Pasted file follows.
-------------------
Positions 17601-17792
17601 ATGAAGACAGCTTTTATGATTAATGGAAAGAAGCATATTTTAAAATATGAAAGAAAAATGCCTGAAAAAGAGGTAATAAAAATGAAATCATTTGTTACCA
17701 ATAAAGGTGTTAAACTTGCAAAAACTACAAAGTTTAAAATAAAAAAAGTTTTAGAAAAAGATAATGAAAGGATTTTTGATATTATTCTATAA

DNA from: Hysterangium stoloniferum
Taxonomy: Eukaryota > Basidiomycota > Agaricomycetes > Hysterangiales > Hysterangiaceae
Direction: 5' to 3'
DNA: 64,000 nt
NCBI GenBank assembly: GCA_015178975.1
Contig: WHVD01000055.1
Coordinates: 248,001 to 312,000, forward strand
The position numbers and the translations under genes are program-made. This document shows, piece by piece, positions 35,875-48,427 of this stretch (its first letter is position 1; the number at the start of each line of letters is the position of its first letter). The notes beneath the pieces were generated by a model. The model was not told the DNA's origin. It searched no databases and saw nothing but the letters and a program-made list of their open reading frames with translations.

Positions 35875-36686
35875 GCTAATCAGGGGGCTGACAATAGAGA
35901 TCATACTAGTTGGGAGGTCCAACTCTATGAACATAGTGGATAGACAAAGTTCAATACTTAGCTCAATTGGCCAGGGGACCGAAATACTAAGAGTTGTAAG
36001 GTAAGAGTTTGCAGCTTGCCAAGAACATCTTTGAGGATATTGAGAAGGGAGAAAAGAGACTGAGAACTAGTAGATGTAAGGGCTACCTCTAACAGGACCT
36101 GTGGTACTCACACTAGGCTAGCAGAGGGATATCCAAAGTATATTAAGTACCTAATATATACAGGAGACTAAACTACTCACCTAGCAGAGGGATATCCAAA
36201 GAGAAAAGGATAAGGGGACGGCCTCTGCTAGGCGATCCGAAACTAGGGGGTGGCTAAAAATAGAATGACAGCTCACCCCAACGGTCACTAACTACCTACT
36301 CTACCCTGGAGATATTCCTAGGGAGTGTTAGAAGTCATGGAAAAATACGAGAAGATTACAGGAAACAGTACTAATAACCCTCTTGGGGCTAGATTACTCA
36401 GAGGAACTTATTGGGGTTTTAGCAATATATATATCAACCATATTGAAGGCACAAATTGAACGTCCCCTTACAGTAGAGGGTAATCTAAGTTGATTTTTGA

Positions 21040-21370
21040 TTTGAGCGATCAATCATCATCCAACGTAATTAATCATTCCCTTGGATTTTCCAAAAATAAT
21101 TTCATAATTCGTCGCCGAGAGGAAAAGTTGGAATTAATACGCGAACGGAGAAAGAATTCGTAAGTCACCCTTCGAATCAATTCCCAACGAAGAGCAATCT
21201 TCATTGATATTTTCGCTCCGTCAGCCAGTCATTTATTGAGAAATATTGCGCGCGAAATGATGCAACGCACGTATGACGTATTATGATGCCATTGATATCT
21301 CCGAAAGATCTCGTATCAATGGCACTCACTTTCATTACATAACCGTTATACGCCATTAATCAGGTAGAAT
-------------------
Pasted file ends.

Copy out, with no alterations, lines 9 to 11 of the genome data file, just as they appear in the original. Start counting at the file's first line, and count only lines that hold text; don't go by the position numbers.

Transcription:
Contig: WHVD01000055.1
Coordinates: 248,001 to 312,000, forward strand
The position numbers and the translations under genes are program-made. This document shows, piece by piece, positions 35,875-48,427 of this stretch (its first letter is position 1; the number at the start of each line of letters is the position of its first letter). The notes beneath the pieces were generated by a model. The model was not told the DNA's origin. It searched no databases and saw nothing but the letters and a program-made list of their open reading frames with translations.